International travel means a ton of preparation, but there is one you can cross off your list before you go to the Bahamas: trade your currency.
This is because the Bahamas uses the Bahamian dollar. This currency has been pegged to the US dollar 1:1 since 1966. As a result, you can spend either Bahamian dollars or US dollars during your trip.
The Currency They Use in the Bahamas
The Bahamian dollar has been pegged to the US dollar since it was first issued. Pegging means that one currency is set to always be equal to another.
So, even when the value of the US dollar varies in relation to other currencies, the Bahamian dollar stays stably linked with it. The reason comes down to the trade relationship between the US and the Bahamas. The US is the country’s largest trade partner.
In the Bahamas, the largest industry is tourism, accounting for about half of the country’s economy. Eighty percent of those tourists are from the US.
There is very little manufacturing and agriculture in the Bahamas. Instead, they have an import economy, with most of their goods coming from the US.
Pegging our currencies to one another is a lot more convenient. Visitors are able to easily gauge the price of hotels, meals, and other aspects of a trip. And, businesses in the Bahamas are able to predict the cost of items imported into the country.
History of Currency in the Bahamas
Back in the era of European exploration, the Bahamas used Spanish reales. These coins were popular throughout the world because of their milled edges and easy division.
The milling meant that dishonest traders couldn’t scrape bits of silver off the edges to lighten the coins. The segments meant you could break up these “pieces of eight” to make a change.
The Bahamas became a British colony in 1718 when Britain was clamping down on piracy in the New World. In 1825, Britain passed a law making the Pounds Sterling the official currency of all their colonies and the Bahamian Pound was born.
As the UK began transitioning its colonies to commonwealths in the mid-twentieth century, the Bahamian Dollar was introduced.
At first, the exchange rate was one Bahamian Dollar to seven shillings (each shilling is 1/20) of a pound. The goal was to begin pegging the Bahamian dollar to the US dollar, and that was the exchange rate between British Pounds Sterling and US dollars at the time.
By the time the Bahamas became politically independent in 1973, the new currency was firmly entrenched.
Denominations of Bahamian Currency
The Bahamas prints dollars in denominations that include 1, 3, 5, 10, 20, 50, and 100 dollar bills. They have coins varying in value from one cent to one dollar.
The paper currency depicts famous scenes from Bahamian history and the figures who shaped it. You’ll also find special edition banknotes depicting things like the royal poinciana flower, the Paradise Island Bridge and blue marlins.
The International Currency Is Plastic
More and more destinations worldwide are going cashless, and the Bahamas are no exception. Bring your credit and debit cards and be prepared to pull those out most places.
MasterCard and Visa should be your go-tos. American Express and Discover are not accepted at many spots. Some banks charge foreign transaction fees. Compare your debit and credit cards to see which provides the best deal.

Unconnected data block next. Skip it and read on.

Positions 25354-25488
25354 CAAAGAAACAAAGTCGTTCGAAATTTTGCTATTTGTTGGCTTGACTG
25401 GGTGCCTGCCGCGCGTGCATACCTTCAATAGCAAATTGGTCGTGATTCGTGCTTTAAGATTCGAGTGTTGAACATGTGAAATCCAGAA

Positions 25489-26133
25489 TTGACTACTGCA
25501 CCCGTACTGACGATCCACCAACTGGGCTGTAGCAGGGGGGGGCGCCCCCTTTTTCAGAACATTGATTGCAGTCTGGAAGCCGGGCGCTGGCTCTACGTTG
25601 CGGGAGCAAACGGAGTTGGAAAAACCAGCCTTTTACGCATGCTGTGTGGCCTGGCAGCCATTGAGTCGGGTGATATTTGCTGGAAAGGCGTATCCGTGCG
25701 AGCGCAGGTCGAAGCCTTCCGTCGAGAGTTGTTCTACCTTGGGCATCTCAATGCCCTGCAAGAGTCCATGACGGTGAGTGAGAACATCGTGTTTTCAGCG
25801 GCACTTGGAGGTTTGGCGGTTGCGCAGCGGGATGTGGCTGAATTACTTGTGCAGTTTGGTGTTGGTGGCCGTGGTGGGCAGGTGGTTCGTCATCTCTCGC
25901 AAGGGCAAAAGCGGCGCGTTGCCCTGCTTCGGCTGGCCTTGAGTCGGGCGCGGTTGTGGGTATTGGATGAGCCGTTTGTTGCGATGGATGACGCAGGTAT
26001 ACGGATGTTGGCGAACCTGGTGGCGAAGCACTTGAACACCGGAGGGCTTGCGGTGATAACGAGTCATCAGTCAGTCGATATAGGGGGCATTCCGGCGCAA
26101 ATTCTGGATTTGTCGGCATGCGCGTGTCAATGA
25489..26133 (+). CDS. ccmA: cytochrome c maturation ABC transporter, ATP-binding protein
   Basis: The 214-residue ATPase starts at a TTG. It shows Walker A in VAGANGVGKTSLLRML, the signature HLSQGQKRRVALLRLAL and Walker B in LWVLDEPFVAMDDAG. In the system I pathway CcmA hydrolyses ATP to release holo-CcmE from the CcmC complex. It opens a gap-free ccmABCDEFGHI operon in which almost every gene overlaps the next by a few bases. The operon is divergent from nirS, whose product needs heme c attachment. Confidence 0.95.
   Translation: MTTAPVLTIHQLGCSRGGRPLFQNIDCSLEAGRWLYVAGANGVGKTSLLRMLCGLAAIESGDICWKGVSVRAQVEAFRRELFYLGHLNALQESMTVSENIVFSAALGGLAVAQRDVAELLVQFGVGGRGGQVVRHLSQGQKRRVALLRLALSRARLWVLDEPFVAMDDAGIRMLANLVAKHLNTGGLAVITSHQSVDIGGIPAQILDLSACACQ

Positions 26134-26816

Be sure to check with your bank before you go. Some want you to alert them to international travel before you leave. Others say this is no longer necessary.
Just make sure you find your bank’s specific policy. Sitting on the beach and learning you have no way to pay for your Sky Juice because your card is frozen is no fun.
Exchanging Bahamian Dollars at the End of Your Trip
While merchants in the Bahamas accept US currency without a second thought, it doesn’t work the other way around. Keep a few coins and bills as souvenirs, but otherwise, try to get rid of Bahamian dollars before you head back to the US.
Bahamian dollars are not officially accepted as currency in any other nation. However, a few travelers have reported that other Caribbean countries, such as Turks and Caicos, will accept Bahamian dollars.
The fact that the currency is equal to US dollars makes it easier to exchange throughout the region.
One tip many travelers have shared: spend your Bahamian dollars at the airport on your way out of the country. The airports typically have US dollars they can give you as change. This way, you can exchange your currency without hassle or fees.
Frequently Asked Questions About the Currency of the Bahamas
International travel always involves a few questions. These are answers to common ones:
Can I use US dollars in the Bahamas?
You will find plenty of places that take USD. This is because the Bahamian dollar is pegged to USD.
More and more places are going cashless, though, so be sure you have a credit or debit card to use. You’ll probably pull this out more often than you do cash.
How much is $100 US in Bahamas?
The Bahamian dollar is pegged to the US dollar. Because of this, $100 in the US is $100 in the Bahamas.
That said, Bahamian prices tend to be a little higher, so your $100 bill might not go as far.
Is US currency the same in the Bahamas?
The Bahamas has pegged their currency to the US dollar, so the exchange rate stays stable.
You’ll still typically get Bahamian currency as change when you are in the country.
Can you use American currency in Nassau Bahamas?
You will find most places will take USD. Your change will typically be in Bahamian dollars, though.
Book Your Bahamas Trip Today!
The official currency of the Bahamas is the Bahamian dollar. But, don’t be too worried about exchanging your cash before you go. Their dollar is pegged to ours, so you can pretty much use either B$ or USD while you’re there.